“Scalar Curvature & Isoperimetry in the Large”


According to the initial value formulation of general relativity, all that is future and all that is past is contained in a glimpse of a space-time. This correspondence between the physics of the evolving space-time and the geometry of initial data for the Einstein equations is highly non-linear. The works of H. Bray, D. Christodoulou, G. Huisken, R. Schoen, S.-T. Yau, and others suggests isoperimetry (How much area is needed to enclose a given amount of volume in initial data for the space-time?) as a tool for extracting physical information about the space-time from the initial data. I will discuss recent proofs of a number of their conjectures in my two lectures.

This is joint work with S. Brendle, with O. Chodosh, with O. Chodosh, Y. Shi, and H. Yu, and with O. Chodosh, Y. Shi, and J. Zhu.

Tea will be served at 4 pm in 508 Mathematics.

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Berkeley–Columbia Meeting in Engineering & Statistics

The Berkeley-Columbia Meeting provides a biannual, interdisciplinary forum for research in Engineering, Finance, Mathematics and Statistics. The first meeting was held at UC Berkeley in 2016. The second meeting is hosted by Columbia on Friday, April 6 and Saturday, April 7, 2018. Registration is not necessary. However, seating is limited—first come, first served.

For more information please visit the link below;


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“Elliptic Curves, Heegner Points, and Beyond”

Special Seminar

Come join us Wednesday, February 14, 2018 at 12 pm in RM 507, Professor Chao Li (Columbia University) will be giving a special lecture about “Elliptic Curves, Heegner Points, and Beyond”.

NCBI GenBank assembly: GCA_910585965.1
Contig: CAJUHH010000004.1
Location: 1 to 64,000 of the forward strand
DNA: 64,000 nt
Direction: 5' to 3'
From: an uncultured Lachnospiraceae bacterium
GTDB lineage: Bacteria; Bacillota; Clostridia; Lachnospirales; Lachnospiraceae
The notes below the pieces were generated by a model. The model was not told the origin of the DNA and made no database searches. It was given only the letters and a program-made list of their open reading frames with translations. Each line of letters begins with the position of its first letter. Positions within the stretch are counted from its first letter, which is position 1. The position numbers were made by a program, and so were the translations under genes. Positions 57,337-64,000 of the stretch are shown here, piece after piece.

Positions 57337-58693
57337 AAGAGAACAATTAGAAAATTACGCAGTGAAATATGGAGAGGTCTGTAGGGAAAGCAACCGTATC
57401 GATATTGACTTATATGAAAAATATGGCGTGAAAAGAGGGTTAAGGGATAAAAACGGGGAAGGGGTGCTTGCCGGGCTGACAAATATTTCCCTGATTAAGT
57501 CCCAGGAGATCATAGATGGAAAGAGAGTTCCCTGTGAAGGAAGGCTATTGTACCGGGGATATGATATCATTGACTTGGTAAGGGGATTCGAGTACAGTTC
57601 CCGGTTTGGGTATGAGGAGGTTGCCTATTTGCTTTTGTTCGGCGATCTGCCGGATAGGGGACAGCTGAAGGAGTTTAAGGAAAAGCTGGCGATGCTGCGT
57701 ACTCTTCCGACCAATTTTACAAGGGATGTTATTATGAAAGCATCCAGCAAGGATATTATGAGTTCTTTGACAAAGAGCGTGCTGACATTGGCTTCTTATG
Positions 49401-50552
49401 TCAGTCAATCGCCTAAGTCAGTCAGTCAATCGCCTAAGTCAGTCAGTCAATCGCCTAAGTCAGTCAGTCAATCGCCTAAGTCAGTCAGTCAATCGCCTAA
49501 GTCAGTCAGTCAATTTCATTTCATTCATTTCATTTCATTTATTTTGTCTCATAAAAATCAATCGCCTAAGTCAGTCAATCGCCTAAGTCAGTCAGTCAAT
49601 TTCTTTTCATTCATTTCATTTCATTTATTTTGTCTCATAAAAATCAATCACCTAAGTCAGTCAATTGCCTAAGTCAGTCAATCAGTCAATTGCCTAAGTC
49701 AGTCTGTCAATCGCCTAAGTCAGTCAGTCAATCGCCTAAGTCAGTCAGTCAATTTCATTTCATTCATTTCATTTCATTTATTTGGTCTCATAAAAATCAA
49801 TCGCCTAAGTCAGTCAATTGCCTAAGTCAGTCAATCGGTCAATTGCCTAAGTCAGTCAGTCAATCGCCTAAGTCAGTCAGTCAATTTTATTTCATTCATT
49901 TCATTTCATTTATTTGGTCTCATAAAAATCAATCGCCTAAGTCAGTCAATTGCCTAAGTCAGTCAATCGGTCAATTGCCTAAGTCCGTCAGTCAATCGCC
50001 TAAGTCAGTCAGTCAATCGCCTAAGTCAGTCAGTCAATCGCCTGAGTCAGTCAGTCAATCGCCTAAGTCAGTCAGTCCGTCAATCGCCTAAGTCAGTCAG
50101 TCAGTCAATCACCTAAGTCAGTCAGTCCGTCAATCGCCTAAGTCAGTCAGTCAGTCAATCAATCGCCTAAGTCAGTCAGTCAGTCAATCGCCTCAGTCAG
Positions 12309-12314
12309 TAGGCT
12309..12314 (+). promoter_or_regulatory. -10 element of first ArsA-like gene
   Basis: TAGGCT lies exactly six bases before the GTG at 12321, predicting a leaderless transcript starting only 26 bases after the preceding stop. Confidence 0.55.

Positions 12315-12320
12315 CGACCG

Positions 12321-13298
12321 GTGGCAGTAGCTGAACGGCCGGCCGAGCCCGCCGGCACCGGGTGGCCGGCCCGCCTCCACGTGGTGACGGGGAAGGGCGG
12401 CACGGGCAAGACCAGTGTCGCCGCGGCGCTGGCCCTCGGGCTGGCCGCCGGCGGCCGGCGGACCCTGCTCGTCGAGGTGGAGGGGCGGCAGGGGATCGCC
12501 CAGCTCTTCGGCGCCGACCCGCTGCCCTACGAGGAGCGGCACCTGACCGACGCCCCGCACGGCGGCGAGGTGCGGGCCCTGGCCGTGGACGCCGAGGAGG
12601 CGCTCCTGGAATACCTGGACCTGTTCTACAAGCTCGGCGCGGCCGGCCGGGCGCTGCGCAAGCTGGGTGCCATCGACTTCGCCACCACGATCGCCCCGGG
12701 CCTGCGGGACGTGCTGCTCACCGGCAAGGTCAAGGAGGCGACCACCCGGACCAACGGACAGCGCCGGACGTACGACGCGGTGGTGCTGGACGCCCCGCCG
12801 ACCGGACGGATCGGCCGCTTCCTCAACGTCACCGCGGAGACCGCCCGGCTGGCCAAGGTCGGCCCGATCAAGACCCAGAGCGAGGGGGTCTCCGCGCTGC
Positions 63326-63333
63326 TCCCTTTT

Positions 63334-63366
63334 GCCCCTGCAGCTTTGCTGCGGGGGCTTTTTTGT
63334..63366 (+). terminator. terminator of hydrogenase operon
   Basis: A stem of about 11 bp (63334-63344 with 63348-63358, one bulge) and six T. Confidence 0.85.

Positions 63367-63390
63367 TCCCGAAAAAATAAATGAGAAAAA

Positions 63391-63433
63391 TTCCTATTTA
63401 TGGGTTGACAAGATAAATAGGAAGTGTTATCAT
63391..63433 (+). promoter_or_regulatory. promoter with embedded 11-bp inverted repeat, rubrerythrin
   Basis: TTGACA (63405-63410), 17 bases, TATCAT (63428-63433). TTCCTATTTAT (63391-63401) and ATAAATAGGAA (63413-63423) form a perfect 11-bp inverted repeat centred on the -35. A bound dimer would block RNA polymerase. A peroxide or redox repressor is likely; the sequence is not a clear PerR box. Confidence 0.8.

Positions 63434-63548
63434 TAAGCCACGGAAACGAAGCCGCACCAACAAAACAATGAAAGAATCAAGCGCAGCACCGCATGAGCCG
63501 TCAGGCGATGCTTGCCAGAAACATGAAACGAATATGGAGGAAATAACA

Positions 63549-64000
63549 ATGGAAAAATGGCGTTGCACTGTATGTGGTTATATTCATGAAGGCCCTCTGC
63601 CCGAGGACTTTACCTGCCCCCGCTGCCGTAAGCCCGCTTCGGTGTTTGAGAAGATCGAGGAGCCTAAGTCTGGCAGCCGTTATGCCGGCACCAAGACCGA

An elliptic curve is a plane curve defined by a cubic equation. Determining whether such an equation has infinitely many rational solutions has been a central problem in number theory for centuries, which led to the celebrated conjecture of Birch and Swinnerton-Dyer. We will start with a history of this problem and then discuss our recent work (with D. Kriz) on certain families of elliptic curves (such as y^2=x^3-d), which in particular proves a conjecture of Goldfeld. Our approach uses Heegner points and their deep connection with L-functions. We will explain these key ingredients and ideas. If time permits, we will also illustrate a framework to go beyond the case of Heegner points and to build a connection with L-functions of more general symplectic motives.

Mathematics Hall, Room 507

Wednesday, February 14, 2018 at 12 pm

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“The Threshold Theorem for the Hyperbolic Yang-Mills Equation”

Special Seminar

Come join us Monday February 12, 2018 at 12 pm in RM 507, Professor Sung-Jin Oh (KIAS) will be giving a special lecture about “The Threshold Theorem for the Hyperbolic Yang-Mills Equation”.


In this lecture, I will present the recent proof (joint with D. Tataru) of the threshold theorem for the energy critical hyperbolic Yang-Mills equation in (4+1) dimensions. This theorem provides a sharp criterion for global existence and scattering in terms of the energy of the initial data. Moreover, we prove that failure of global existence/scattering is characterized by “bubbling” of a solution to the harmonic Yang-Mills equation.

Our proof lies at the intersection of many recent developments, such as null form estimates and function spaces; parametrix construction via pseudodifferential gauge renormalization; induction on energy; monotonicity formulae arising from the normalized scaling vector field, etc. Also of note is the use of the associated parabolic flow, namely the Yang-Mills heat flow, to construct a high quality global gauge (called the caloric gauge), extending the idea of Tao for the harmonic map heat flow.

Mathematics Hall, Room 507

Monday February 12, 2018 at 12 pm